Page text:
Fishfinder technology has evolved at an utterly blinding pace during the past decade, as manufacturers one-up each other on an annual basis. Most of the rapidity developed after the introduction of side-scanning fishfinders, and more recently, it’s been a slew of 3D fishfinders. This year, Garmin took a shot at one-upping the field yet another time with their Panoptix LiveScope system.
Rather than utilize just the usual down- and/or side-looking transducer elements, Panoptix LiveScope has a three-element transducer with the elements arranged in different angles, giving the “view” it sees a fan-like shape. These elements produce a simultaneous multi-frequency burst, rather than using single-frequency bursts (as with traditional fishfinders) or a series of pings through a frequency spectrum (as with CHIRP). Then, the unit’s computer brain stitches the returns from all three elements together, to project them onto the LCD screen on your fishfinder. There’s also a down-looking element incorporated into the transducer, so you can enjoy traditional fish-finding views at the same time. Meanwhile, an integrated attitude heading reference system constantly adjusts the sonar beams to mitigate the motion of your boat.
Net result: with the transducer mounted on a trolling motor, you can look 360-degrees around from top to bottom out to around 200 feet, as well as straight down. That’s pretty cool, but what’s even cooler is that the returns you see are so stunningly detailed that in some cases, it will be possible to determine what species of fish you’re looking at. Check out the picture above, and note that you can actually make out the individual fins on the fish. That. Is. Amazing.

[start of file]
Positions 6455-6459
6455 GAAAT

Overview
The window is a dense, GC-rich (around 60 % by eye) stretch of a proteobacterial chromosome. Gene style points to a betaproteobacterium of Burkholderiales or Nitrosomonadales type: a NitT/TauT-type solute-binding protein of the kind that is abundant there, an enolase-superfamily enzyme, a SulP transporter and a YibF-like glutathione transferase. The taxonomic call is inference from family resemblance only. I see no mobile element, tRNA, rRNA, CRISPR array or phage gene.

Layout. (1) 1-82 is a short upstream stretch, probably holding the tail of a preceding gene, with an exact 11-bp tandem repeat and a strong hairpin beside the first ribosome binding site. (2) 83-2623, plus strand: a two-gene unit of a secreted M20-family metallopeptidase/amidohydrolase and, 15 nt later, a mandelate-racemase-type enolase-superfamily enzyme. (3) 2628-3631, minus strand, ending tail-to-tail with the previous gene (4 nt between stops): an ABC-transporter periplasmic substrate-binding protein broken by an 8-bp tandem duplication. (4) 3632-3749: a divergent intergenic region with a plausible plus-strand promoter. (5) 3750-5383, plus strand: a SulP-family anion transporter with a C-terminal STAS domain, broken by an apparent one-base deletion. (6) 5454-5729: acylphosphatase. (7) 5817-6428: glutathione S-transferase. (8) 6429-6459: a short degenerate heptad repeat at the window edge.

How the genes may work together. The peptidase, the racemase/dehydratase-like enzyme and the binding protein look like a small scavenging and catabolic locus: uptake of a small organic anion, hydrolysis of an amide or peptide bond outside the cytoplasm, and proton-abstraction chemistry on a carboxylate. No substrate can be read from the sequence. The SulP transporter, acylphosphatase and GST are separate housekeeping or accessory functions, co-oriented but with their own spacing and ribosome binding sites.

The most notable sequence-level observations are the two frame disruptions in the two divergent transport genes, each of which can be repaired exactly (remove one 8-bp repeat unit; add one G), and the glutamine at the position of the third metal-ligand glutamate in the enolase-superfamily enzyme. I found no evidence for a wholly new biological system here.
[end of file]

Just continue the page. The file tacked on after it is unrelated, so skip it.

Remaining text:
If you already have modern Garmin gear on your boat, there’s a good chance it’ll be compatible with Panoptix LiveScope and all you’ll need to add is a GLS 10 black-box and the transducer ($1,499 in all), plus maybe a software update. It’s rather difficult to wrap your head around just how intense the views this system provides are, so we’d suggest going to YouTube and searching for videos. There are several on there – just for fun, see if you can ID the species of fish they’re looking at.